Photography Mitchell Sams

Raf Simons channels sci-fi and space for AW20

The Belgian designer wants us to escape our earthbound lives and reinvent ourselves as Solar Youth.

by Osman Ahmed
16 January 2020, 10:27am

Photography Mitchell Sams

‘They Can’t Stop Us All’. Those were the words scribbled onto (faux) fur-lined muffs at Raf Simons’ show yesterday evening -- over ‘Solar Youth’, ‘Nevada’ and ‘No Land’ in techier typography. He didn’t give any interviews afterwards; nor were there any show notes to expand upon the story. So what comes next is going on pure assumption.


To this reviewer, it seems like the Belgian designer was nodding to that story last year about seemingly everyone storming Area 51, the sense of collective angst and excitement that inspired on the internet. It was a hopeful tale in a world with bleak prospects. It was about the power of collectivism against the might of establishment; the urgency of finding truth in a post-truth landscape. For a designer continually exploring youth culture past and present, it seems like the perfect starting point for telling an optimistic story.


That’s just speculation -- or wishful thinking, at least. What is certain is that there was a distinct spacebound sensibility to Raf’s collection, which scored by the floor-shaking bass vibrations of a moon-landing and, at the end, David Bowie’s Life on Mars. There were the glossy, sharp lines of space-age futurism -- combined with the altogether warmer, earthier tactility of fuzzy furs and shaggy shearlings.


It hinted at what must be a common desire among us to flee this burning planet and its perpetually escalating conflicts and to start afresh somewhere new, somewhere out there in the night sky. Then again, that sounds utterly daunting, doesn’t it? We’re all creatures of comfort, after all, so maybe we’d want some souvenirs of where we came from, some reminders of our primitive past among all that sci-fi froideur -- the nature we grew up with and the cosiness of winters by the log fire.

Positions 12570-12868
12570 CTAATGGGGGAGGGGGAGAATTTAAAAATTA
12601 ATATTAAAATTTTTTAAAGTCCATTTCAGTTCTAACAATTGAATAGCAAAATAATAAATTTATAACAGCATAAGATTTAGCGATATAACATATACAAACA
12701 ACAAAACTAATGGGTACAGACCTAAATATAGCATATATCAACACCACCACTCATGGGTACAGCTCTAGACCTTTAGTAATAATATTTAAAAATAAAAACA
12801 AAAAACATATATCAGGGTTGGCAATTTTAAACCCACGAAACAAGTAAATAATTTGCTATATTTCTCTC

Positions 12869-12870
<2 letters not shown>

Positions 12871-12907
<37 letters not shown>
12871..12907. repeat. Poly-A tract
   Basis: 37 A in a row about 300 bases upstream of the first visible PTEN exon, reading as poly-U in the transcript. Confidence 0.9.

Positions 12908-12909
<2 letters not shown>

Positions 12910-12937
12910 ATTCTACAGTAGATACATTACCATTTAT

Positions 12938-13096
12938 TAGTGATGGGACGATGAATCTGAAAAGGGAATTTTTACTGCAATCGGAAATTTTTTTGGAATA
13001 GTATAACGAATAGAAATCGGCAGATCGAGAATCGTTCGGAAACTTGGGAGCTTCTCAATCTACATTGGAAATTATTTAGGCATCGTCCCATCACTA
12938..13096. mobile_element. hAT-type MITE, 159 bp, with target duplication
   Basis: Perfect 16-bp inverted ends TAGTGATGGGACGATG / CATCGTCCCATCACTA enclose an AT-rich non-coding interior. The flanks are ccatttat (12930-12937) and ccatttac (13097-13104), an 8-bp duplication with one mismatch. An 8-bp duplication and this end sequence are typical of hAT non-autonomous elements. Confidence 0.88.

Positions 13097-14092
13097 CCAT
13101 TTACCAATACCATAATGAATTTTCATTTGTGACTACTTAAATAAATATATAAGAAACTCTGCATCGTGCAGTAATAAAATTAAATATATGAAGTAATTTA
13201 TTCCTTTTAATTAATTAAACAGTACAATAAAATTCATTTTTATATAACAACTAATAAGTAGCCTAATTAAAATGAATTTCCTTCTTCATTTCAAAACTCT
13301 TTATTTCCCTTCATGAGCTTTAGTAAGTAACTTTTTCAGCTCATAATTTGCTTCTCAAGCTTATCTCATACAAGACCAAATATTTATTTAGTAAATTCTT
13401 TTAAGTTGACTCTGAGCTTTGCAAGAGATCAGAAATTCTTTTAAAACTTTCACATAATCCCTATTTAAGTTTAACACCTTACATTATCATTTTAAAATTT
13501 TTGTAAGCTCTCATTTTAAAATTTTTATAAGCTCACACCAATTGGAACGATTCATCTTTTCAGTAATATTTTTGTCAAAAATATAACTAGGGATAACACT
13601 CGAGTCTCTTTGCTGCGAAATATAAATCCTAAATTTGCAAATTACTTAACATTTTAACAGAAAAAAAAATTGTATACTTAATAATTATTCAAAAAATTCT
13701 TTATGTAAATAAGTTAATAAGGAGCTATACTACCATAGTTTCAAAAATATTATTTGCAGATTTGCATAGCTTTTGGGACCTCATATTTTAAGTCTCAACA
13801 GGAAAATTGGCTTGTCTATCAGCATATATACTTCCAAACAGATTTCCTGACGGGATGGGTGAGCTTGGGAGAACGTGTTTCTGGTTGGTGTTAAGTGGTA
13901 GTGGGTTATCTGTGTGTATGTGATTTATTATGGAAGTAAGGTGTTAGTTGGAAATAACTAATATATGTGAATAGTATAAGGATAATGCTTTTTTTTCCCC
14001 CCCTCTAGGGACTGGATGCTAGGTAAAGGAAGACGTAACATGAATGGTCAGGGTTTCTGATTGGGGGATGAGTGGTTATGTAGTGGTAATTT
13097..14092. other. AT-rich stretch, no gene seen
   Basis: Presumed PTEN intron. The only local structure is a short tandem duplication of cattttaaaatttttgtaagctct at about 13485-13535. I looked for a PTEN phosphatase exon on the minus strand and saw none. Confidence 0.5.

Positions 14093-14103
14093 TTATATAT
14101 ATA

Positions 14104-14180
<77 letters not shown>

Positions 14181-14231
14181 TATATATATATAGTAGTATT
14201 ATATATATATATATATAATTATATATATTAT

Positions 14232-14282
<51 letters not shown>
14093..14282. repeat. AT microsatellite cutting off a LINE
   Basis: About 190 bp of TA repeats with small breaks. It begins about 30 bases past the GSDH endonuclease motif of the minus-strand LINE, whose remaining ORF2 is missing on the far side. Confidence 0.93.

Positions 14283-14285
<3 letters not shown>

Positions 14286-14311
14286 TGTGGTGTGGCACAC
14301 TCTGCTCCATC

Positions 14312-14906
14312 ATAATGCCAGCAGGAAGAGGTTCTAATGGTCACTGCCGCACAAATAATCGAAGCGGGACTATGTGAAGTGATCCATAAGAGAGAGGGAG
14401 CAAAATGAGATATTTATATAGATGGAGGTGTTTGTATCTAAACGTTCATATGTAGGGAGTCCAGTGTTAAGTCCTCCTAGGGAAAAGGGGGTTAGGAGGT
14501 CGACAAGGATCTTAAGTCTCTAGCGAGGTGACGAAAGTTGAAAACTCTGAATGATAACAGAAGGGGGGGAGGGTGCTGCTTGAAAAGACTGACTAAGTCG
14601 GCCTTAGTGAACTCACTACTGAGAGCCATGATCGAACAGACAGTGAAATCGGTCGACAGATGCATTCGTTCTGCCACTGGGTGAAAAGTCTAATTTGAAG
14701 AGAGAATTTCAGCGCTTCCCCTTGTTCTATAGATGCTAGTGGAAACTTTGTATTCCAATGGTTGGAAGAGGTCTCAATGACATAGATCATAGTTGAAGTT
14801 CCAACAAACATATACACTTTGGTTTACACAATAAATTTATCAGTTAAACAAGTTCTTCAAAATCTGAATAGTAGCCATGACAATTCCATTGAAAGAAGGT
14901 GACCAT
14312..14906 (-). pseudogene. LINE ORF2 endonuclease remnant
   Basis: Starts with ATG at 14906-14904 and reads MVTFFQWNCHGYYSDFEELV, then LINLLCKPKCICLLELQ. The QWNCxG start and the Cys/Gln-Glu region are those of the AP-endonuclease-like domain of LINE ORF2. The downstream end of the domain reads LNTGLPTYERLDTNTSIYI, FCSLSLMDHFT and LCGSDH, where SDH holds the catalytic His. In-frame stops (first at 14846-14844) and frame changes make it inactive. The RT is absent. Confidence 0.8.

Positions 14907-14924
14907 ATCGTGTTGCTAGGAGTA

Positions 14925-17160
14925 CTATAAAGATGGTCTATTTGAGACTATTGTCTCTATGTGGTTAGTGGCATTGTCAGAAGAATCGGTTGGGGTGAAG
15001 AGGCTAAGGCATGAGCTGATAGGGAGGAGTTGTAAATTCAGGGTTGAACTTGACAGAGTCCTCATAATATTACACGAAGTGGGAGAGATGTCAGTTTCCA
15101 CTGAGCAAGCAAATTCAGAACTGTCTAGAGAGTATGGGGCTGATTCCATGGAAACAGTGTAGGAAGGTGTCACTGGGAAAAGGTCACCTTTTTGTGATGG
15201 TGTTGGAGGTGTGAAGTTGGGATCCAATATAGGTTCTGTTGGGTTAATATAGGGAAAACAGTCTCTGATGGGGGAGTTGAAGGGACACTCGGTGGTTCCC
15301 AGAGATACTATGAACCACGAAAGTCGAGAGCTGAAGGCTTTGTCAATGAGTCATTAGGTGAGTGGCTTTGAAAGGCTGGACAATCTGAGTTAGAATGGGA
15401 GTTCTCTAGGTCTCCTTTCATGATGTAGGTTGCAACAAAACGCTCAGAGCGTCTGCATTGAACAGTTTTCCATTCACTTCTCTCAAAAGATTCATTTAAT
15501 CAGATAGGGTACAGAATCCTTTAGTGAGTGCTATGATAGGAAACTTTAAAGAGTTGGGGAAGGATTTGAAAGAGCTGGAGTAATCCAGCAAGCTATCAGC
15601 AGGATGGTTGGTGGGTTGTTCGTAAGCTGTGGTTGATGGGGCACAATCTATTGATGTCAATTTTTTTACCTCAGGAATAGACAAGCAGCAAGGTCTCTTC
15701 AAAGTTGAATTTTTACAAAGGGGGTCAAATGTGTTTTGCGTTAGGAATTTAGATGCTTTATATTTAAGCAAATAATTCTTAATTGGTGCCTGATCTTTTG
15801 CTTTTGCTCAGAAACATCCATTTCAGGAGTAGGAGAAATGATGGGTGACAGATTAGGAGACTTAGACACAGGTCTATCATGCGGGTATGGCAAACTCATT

The fact that one’s mind wanders so, simply reiterates Raf’s singular vision and powerful ability to create an instant mood as well as brilliant clothes. That’s of paramount importance if rumours of him taking another creative director role are to be believed (again, pure speculation). Of course, Helmut Lang was always a lodestone for Raf, the northern star that led him to creating his own youthful blend of nostalgic pop culture and alien separation from the masculine world.


Lang was what The New York Times’ Guy Trebay once described as “fashion’s O-type, the ultimate donor” and his influence was then and very much still is pulsating through the veins of many designers, young and old. Yet Raf has developed his own language, one that has become just as influential in its own right in the 25 years since he started his namesake label. That slim silhouette and rugged casualness, the seamless mix of minimalist futurism and comfort, and mainly the delicate precariousness of existing between two worlds: boy and man.


It was all there with this show, set against a bright sun-yellow backdrop in concrete warehouse on the outskirts of Paris. Here were perpendicular capelets zipped up close to the body, slim-cut trousers tapered by zips at the hems, clean-lined wool coats underscored by furry sweaters and crochet balaclavas lending a protective warmth to plastic shrink-wrapped silhouettes. Take it all apart and there’s an extensive suite of desirable, easy-to-wear clothes. And yet it’s impossible not to get carried away with the fantasy of the mood and story.

Raf Simons